Brexit and recent effects in Hospitality

Brexit and recent effects in Hospitality   -   Sep 2nd 2016

What’s really driving some of the effects of Brexit? and is it all that bad or good for Hospitality?

The famous phrase – do you want the good news or the bad news? Well it depends on where you look and what you want to see apparently.

On the one hand it now looks like Brexit – together with its Exchange rate swings has been worth £1.4Bn to the Tourism Economy

Other sources in London saying they have seen a huge swing (+31%) – especially via Foreign visitors

On the other hand –  US Travel and US Travel Search more precisely have dropped – by up to -20%

All this is essentially – at the ‘bottom line ‘– Exchange Rate based – although terrorism  would have undoubtedly had an impact. So perhaps less on the Brexit please and more to do with the $ or £ in everyone’s pockets 😛 

Another impact just received is …wait for it..on Bacon Sandwiches or Bacon Butties (I prefer mine with Brown HP Sauce). The price of Bacon is going up as announced by Beacon Purchasing on . To quote the article “the surge in Chinese demand has been fuelled by recent floods, which have devastated the Chinese domestic pork industry, and the devalued British pound post-Brexit that has made British bacon more attractive and affordable to import.” So it’s a particular surge in demand from China plus…Exchange rates again.

Even retail sales appeared to have bounced back albeit from a small data set –

Even the “good and the great” got caught up in the bluff and counter bluff. The IMF were very clear they thought Brexit would be catastrophic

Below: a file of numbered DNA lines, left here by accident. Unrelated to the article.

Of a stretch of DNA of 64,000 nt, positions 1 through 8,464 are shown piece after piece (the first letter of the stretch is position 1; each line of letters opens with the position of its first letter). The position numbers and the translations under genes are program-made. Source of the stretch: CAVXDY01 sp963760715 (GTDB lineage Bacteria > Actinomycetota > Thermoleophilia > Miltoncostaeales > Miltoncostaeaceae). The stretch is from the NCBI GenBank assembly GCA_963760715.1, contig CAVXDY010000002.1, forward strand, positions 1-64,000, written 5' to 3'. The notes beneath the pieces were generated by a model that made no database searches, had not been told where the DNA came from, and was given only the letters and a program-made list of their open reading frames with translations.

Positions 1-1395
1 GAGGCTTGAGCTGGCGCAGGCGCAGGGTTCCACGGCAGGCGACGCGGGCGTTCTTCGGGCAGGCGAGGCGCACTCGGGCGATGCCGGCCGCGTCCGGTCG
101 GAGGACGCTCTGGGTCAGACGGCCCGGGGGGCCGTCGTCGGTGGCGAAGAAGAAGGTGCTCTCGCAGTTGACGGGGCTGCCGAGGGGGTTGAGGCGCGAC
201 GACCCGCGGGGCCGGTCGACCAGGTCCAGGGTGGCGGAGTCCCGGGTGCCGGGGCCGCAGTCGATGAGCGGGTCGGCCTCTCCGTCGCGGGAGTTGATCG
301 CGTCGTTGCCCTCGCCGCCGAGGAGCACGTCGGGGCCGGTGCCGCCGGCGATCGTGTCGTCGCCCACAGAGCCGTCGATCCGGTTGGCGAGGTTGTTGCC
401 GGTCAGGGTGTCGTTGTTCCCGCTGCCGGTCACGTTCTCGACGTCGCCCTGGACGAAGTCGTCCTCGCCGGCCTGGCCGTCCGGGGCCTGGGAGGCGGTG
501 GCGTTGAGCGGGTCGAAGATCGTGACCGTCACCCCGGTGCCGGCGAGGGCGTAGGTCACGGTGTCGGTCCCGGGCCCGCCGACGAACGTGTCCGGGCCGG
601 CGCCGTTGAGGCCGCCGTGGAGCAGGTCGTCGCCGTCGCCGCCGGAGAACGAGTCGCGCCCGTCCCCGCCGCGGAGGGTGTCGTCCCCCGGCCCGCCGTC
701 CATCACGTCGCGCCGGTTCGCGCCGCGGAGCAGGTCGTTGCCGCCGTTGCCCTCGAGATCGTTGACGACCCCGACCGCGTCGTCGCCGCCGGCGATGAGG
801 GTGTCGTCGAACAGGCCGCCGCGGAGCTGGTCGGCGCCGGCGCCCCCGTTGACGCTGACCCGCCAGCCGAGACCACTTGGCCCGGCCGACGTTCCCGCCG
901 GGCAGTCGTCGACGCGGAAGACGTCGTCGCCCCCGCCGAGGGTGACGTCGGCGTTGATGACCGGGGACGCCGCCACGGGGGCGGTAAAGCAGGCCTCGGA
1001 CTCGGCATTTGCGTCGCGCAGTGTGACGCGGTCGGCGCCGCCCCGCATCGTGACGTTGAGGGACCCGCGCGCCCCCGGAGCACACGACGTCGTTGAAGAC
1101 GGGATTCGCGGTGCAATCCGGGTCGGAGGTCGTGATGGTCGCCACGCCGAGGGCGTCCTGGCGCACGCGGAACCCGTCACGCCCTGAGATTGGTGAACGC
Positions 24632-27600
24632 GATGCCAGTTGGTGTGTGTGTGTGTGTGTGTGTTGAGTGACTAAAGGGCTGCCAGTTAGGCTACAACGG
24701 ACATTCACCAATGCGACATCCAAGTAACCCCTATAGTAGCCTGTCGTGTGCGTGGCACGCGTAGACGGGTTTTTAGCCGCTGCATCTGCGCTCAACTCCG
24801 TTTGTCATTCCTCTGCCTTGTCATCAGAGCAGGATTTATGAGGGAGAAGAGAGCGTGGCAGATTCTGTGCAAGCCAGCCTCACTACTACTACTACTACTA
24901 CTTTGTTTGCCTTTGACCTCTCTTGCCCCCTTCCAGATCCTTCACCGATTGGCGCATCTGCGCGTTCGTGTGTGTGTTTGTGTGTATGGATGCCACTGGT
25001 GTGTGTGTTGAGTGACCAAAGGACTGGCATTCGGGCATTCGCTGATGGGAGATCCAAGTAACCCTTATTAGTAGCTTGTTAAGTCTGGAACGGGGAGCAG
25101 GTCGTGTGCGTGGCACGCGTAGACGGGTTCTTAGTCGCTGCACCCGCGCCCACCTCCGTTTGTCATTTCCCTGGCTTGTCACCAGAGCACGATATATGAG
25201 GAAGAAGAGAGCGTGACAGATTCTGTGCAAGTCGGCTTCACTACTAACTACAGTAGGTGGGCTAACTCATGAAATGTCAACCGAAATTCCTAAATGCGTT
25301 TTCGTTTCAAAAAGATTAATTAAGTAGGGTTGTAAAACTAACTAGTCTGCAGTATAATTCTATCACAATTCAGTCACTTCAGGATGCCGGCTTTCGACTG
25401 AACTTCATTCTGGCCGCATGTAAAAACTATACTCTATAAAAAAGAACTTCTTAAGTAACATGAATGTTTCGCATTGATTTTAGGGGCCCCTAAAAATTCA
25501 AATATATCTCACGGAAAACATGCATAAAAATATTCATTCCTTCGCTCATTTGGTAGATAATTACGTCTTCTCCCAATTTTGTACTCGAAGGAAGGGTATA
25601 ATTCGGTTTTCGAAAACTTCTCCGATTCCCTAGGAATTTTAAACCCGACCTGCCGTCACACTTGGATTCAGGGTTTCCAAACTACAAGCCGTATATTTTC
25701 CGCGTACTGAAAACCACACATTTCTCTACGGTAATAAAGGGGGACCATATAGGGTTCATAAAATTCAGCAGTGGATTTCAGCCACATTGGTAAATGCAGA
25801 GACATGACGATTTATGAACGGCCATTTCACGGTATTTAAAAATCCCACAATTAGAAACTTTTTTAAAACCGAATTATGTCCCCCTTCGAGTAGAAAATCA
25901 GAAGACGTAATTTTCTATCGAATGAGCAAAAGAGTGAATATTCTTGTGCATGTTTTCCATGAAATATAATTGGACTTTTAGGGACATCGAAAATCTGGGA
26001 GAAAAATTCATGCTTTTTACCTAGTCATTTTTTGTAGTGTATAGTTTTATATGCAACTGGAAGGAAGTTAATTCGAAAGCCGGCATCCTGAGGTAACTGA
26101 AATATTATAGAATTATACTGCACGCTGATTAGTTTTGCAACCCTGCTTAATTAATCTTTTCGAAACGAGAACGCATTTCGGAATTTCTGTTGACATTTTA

with commentary in the build-up saying “The IMF used its annual report on the British economy to say Brexit would plunge the UK into recession next year” and “A vote to leave the EU next month could precipitate a stock market crash and steep fall in house prices, the International Monetary Fund has warned”.

Well we saw the dip in the week after in the FSE 100 and now where is it? 15% Up….  However more recently the commentary goes “the IMF all but admitted on Tuesday that it had been bluffing, forecasting that the impact would be largely benign after all.”

The one headline said “IMF ‘clowns’ admit they got it wrong with Brexit doom and gloom warnings”

Interestingly the overall comment is now one of “Instead of Brexit, prospects for the world economy will be shaped far more by the outlook for China and the US. Recent data suggest that growth in both economies is holding up fairly well” – and there just may be something happening in November in the US that affects all this – or is it October or December Donald?

The longer run future picture and view of course is much more complex. The government and its Exit team, have got to extricate the UK from a whole heap of complex agreements that the UK has managed to permeate itself into with Europe. I can imagine we will never quite be completely ‘out’ as we once were – it cannot possibly be done unless you take the Alexander the Great approach to the Gordion knot and just slice right through it (see – but no one is that brave in today’s politics.

One of the areas the UK can take action on of course – that affects rates whichever way you look at it – is Hospitality VAT. As Ufi Ibrahim (Chief Exec of the BHA) said upon seeing Theresa May on holiday in Switzerland where the Hotel VAT rate is 3.8% the BHA Chief Executive said “A reduction in tourism VAT would create 123,000 jobs and improve the UK’s trade balance of payments by £20bn over 10 years and generate investment for regional businesses right across the country

Well that would be easier than all the complex trade agreements – just to start with 🙂